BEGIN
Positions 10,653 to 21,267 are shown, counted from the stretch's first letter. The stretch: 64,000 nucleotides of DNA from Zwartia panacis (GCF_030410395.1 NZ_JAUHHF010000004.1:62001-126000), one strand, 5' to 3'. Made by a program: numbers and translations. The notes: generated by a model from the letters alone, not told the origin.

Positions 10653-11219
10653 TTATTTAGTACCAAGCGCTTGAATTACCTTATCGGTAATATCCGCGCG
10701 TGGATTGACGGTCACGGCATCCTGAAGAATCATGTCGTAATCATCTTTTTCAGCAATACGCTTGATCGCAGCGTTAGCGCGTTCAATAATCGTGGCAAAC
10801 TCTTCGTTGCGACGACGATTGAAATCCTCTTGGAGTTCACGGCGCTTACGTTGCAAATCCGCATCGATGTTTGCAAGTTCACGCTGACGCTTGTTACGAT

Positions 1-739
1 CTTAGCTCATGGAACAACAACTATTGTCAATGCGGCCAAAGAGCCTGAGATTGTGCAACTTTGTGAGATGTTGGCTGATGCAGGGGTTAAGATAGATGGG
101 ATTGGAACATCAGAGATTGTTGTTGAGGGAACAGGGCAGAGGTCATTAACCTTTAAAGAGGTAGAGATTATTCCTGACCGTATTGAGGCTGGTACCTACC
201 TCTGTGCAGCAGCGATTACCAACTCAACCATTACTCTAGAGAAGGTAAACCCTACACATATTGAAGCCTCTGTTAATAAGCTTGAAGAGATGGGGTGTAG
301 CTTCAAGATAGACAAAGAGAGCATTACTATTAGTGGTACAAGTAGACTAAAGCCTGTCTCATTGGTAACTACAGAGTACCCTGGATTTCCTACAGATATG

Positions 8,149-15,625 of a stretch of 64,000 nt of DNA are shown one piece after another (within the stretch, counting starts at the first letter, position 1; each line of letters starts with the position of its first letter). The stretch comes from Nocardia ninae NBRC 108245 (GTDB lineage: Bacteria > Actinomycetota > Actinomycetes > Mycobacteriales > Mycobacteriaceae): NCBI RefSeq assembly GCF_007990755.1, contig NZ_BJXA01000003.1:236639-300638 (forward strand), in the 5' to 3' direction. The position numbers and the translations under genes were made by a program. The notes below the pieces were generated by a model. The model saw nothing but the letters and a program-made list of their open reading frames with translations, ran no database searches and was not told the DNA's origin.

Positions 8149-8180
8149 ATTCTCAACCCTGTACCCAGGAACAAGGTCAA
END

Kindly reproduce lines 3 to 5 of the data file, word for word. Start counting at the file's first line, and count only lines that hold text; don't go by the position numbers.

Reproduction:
10653 TTATTTAGTACCAAGCGCTTGAATTACCTTATCGGTAATATCCGCGCG
10701 TGGATTGACGGTCACGGCATCCTGAAGAATCATGTCGTAATCATCTTTTTCAGCAATACGCTTGATCGCAGCGTTAGCGCGTTCAATAATCGTGGCAAAC
10801 TCTTCGTTGCGACGACGATTGAAATCCTCTTGGAGTTCACGGCGCTTACGTTGCAAATCCGCATCGATGTTTGCAAGTTCACGCTGACGCTTGTTACGAT